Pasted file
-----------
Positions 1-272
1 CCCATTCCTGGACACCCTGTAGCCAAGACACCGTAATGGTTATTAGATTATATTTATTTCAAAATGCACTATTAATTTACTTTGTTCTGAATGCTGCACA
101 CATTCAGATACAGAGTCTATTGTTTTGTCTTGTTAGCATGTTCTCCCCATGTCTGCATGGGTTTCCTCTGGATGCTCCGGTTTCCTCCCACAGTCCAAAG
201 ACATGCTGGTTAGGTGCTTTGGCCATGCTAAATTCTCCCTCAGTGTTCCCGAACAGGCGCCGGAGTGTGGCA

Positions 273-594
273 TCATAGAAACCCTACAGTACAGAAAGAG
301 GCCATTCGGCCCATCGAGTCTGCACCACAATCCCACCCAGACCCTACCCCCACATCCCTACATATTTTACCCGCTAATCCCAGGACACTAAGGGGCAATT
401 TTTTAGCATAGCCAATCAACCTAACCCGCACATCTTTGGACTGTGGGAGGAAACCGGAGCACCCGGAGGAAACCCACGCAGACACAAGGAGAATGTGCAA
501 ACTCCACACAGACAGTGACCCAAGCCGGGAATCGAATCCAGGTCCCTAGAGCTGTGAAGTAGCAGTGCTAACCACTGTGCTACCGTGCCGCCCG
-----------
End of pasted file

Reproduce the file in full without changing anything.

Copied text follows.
Positions 1-272
1 CCCATTCCTGGACACCCTGTAGCCAAGACACCGTAATGGTTATTAGATTATATTTATTTCAAAATGCACTATTAATTTACTTTGTTCTGAATGCTGCACA
101 CATTCAGATACAGAGTCTATTGTTTTGTCTTGTTAGCATGTTCTCCCCATGTCTGCATGGGTTTCCTCTGGATGCTCCGGTTTCCTCCCACAGTCCAAAG
201 ACATGCTGGTTAGGTGCTTTGGCCATGCTAAATTCTCCCTCAGTGTTCCCGAACAGGCGCCGGAGTGTGGCA

Positions 273-594
273 TCATAGAAACCCTACAGTACAGAAAGAG
301 GCCATTCGGCCCATCGAGTCTGCACCACAATCCCACCCAGACCCTACCCCCACATCCCTACATATTTTACCCGCTAATCCCAGGACACTAAGGGGCAATT
401 TTTTAGCATAGCCAATCAACCTAACCCGCACATCTTTGGACTGTGGGAGGAAACCGGAGCACCCGGAGGAAACCCACGCAGACACAAGGAGAATGTGCAA
501 ACTCCACACAGACAGTGACCCAAGCCGGGAATCGAATCCAGGTCCCTAGAGCTGTGAAGTAGCAGTGCTAACCACTGTGCTACCGTGCCGCCCG